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Saskatchewan-appointed chief firearms officer could be in place by September

File photo. The Saskatchewan government said it continues to work on the transition of the provincial chief firearms officer from federal management. Jonathan Hayward / The Canadian Press

Saskatchewan’s own provincially appointed chief firearms officer could be in place by the end of September.

The province said it continues to work with its federal counterparts to finalize the transition from federal to provincial management.

Officials said work that needs to be completed in advance of the transition includes finalizing contracts and agreements, preparing office space and hiring and training staff.

Read more: Saskatchewan is seeking its own chief firearms officer to advocate for gun owners

“When The Firearms Act was introduced in 1998, five provinces chose to manage the Canadian Firearms Program provincially,” Corrections, Policing and Public Safety Minister Christine Tell said in a statement Friday.

“Saskatchewan is the first province to join them and transition from federal to provincial management.”

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Robert Freberg was hired by the province in August 2020 as its chief firearms officer designate.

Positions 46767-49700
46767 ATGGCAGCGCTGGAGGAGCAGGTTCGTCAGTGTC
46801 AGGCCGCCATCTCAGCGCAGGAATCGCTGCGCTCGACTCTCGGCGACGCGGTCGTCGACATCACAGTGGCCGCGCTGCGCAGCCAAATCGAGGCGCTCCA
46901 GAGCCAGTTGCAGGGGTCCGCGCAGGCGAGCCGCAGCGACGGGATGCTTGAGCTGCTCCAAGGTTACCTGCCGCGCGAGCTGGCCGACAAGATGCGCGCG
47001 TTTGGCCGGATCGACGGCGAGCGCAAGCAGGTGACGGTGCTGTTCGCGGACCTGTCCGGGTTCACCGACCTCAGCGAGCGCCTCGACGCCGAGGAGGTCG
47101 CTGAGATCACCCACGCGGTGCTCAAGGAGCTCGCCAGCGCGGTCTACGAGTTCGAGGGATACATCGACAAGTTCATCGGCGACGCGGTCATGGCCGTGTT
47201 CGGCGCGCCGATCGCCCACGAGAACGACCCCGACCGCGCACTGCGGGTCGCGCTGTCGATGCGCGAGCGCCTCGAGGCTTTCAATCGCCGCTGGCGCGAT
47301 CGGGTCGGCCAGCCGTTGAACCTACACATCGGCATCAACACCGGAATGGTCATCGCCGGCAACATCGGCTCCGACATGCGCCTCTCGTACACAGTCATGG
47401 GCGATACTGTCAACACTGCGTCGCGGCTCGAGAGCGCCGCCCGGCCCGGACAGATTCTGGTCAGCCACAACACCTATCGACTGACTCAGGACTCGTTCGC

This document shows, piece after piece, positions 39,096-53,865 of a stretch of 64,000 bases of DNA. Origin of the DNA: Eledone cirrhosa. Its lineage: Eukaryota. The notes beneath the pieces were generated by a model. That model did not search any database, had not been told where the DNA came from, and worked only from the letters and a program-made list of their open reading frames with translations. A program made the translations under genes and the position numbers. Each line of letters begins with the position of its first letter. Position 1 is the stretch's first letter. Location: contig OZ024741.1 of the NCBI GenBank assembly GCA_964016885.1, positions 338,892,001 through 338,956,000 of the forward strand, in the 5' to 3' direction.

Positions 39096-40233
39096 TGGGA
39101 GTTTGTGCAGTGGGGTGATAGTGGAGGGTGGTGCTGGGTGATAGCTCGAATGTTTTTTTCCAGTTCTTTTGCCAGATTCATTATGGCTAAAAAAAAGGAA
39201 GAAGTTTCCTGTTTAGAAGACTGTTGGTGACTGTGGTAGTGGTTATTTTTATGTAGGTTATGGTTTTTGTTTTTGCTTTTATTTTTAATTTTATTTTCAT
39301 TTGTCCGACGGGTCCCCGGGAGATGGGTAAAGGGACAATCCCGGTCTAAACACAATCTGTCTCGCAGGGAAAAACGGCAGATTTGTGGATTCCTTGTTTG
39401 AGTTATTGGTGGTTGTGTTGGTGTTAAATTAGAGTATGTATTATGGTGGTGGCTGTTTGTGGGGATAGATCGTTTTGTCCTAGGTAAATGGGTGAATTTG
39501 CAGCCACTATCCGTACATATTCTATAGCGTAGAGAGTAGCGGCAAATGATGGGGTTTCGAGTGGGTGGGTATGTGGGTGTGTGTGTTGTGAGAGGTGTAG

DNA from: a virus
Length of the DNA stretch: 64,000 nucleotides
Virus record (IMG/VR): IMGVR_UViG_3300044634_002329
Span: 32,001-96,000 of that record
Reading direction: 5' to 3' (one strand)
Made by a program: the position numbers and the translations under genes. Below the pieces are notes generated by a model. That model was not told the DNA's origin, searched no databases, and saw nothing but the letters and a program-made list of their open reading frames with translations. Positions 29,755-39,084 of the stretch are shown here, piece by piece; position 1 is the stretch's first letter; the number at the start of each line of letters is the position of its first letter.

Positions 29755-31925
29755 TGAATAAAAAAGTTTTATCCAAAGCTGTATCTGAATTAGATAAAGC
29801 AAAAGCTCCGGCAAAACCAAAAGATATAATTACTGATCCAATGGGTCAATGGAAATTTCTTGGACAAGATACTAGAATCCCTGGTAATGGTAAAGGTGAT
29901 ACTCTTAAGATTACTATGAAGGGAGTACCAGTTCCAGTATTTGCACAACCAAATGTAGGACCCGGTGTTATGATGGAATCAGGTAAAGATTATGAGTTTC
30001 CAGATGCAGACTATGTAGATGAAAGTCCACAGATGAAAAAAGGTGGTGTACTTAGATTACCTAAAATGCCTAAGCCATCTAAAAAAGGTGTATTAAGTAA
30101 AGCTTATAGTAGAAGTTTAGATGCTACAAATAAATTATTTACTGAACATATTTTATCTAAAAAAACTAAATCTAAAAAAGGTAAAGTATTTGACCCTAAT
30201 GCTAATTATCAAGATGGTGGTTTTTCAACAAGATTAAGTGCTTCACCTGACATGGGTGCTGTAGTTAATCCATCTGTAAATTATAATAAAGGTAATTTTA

Freberg said he has been working on the transition since then.

“I look forward to working with the federal government, Canadian Firearms program and all of our provincial stakeholders to complete this important transition,” he said.

“I am deeply committed to supporting and promoting the long-standing heritage of responsible firearms ownership in this province.”

Read more: Robert Freberg named Saskatchewan’s next chief firearms officer

Freberg will oversee licensing, storage, transportation and carrying of firearms in the province, and will be responsible for licensing instructors who provide firearm safety training in the province.

Last year, Premier Scott Moe said the province would start appointing its own chief firearms officer.

He said at the time that the decision was made in large part to the federal government’s decision to make changes to firearm legislation.

The province said it continues to oppose the federal government’s firearm control measures, including Bill C-21.

Bill C-21 would give municipalities discretion to ban handguns, if they choose, through bylaws restricting their possession, storage and transportation.

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It also proposes a buyback of many recently banned firearms that the government deems to be assault-style weapons, but owners would be allowed to keep them under strict conditions.

A statement from the Saskatchewan government says Bill C-21 “will do little to impact firearm-related crime in our province, and unfairly targets law-abiding firearms owners.”

— wIth a file from The Canadian Press

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